Nova Scotia – The death toll from the worst mass shooting in Canadian history rose to 19, including a police officer and the gunman, Canadian police said on Monday, adding that they expect fatalities from the weekend killings to rise further.
The gunman, who at one point masqueraded as a policeman and also painstakingly disguised his car to look like a police cruiser, shattered the peace of a rural community in the Canadian province of Nova Scotia during a 12-hour rampage that started late on Saturday, authorities said on Sunday.
“A gunman claimed the lives of at least 18 people, among them a woman in uniform whose job it is to protect lives even if it endangers her own,” Prime Minister Justin Trudeau told reporters on Monday. He was referring to veteran Royal Canadian Mounted Police (RCMP) Constable Heidi Stevenson, who was killed in the shooting spree on Sunday.
“It happened in small towns: Portapique, Truro, Milford and Enfield, places where people have deep roots, places where people know their neighbors and look out for one another,” Trudeau said.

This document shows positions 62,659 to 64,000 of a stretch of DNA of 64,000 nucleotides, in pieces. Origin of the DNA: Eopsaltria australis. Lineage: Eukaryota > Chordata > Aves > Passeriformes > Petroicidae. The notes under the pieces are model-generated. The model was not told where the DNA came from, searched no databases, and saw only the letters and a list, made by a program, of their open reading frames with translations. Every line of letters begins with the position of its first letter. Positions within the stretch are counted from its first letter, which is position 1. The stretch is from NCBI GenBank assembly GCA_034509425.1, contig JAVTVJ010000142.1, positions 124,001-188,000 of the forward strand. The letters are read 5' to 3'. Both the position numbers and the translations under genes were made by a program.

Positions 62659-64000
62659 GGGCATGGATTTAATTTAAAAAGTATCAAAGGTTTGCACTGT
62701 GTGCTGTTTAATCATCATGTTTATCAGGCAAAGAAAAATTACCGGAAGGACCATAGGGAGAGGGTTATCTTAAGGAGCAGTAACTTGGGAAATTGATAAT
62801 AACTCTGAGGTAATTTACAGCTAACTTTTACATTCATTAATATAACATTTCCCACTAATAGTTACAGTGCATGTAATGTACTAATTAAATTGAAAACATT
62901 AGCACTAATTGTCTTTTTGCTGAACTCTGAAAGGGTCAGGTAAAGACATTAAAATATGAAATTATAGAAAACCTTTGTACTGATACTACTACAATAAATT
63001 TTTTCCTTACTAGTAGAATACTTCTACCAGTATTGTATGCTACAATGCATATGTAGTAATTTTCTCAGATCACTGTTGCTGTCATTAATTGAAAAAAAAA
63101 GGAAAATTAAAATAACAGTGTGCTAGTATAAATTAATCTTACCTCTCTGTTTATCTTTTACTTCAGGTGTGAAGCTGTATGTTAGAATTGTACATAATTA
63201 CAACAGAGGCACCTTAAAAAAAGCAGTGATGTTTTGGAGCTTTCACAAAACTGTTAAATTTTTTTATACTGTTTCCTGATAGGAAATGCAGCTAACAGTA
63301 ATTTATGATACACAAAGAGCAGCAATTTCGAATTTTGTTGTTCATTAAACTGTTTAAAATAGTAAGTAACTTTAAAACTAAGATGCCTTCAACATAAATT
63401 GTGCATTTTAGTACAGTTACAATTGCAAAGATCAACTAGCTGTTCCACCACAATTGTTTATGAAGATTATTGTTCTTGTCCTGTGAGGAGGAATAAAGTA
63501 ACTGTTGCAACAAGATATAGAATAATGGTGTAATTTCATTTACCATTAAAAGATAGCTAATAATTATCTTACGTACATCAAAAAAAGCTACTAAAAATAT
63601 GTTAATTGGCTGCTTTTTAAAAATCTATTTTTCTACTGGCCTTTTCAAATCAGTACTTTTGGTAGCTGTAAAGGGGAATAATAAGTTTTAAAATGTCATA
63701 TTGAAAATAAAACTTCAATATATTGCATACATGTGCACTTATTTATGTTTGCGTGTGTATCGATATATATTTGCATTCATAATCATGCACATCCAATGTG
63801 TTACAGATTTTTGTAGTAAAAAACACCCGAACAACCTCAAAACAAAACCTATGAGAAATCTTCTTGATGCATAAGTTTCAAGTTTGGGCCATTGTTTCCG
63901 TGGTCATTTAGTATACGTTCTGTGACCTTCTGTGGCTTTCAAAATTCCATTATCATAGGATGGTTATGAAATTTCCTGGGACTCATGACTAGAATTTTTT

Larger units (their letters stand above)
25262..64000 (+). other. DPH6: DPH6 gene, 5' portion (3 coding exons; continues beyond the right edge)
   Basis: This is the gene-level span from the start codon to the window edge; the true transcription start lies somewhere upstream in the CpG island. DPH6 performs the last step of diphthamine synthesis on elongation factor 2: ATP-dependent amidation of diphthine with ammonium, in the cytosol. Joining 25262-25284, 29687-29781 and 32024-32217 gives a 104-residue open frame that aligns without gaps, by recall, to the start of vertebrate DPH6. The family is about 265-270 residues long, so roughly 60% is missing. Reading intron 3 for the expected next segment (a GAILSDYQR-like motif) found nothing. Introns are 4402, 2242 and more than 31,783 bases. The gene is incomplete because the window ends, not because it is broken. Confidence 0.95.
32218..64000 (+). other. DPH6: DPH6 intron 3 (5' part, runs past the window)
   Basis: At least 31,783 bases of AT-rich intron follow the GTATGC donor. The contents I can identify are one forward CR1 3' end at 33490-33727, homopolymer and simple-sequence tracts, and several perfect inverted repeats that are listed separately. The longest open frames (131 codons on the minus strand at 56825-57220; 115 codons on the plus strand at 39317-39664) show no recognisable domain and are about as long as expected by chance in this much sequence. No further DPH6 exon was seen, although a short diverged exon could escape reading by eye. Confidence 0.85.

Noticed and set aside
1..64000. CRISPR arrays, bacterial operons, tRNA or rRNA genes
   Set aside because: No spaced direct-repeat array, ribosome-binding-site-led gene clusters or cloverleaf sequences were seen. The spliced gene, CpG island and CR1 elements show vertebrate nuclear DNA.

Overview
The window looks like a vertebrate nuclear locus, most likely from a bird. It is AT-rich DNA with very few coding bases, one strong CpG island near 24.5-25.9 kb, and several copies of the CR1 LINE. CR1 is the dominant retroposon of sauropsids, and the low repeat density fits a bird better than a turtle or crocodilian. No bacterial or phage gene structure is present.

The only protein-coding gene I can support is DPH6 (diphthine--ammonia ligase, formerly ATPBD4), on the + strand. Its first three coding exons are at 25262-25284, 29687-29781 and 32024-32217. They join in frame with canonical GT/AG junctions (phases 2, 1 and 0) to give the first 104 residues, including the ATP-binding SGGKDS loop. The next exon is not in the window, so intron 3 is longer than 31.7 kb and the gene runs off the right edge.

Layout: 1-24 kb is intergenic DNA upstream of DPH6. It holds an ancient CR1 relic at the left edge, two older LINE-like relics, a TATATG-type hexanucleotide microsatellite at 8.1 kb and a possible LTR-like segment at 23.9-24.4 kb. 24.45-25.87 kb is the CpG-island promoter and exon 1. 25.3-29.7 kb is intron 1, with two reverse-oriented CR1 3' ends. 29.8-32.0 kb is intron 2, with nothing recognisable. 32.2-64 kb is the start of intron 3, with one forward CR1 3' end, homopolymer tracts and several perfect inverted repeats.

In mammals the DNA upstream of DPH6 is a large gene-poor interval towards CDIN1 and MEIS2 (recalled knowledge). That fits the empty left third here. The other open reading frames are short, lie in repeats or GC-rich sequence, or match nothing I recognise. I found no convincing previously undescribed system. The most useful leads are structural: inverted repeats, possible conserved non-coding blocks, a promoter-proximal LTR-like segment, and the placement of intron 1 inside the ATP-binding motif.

“Now these communities are in mourning and Canada is in mourning with them.”
The RCMP identified the gunman as 51-year-old Gabriel Wortman, who worked as a denturist. Police are still searching for his motivation for the deadly rampage.
In addition to the 19 victims, one RCMP officer was wounded and is now recovering at home, the police union said. The police said their investigations of the shootings would be ongoing for months.
“We’re relatively confident we’ve identified all the crime scenes, Nova Scotia RCMP Chief Superintendent Chris Leather told reporters on Monday, but he added that fires set at some of those sites, mostly residences, makes the search for other victims difficult.
“We believe there may be victims still within the remains of those homes which burnt to the ground,” Leather said.
Wortman shot people in several locations in Nova Scotia, the RCMP told a briefing on Sunday. RCMP Commissioner Brenda Lucki told the Canadian Broadcasting Corp on Sunday there was no indication at that time that the killings were terrorism-related.
Police also said there was no apparent link between Wortman and at least some of his victims.
Social distancing to slow the coronavirus outbreak and the lack of community memorials adds “heartbreak on top of other heartbreaks,” Trudeau acknowledged.
“I know that everyone will be looking for ways to demonstrate their solidarity without putting further at risk communities, first responders, our health professionals and our seniors,” he said.
By John Morris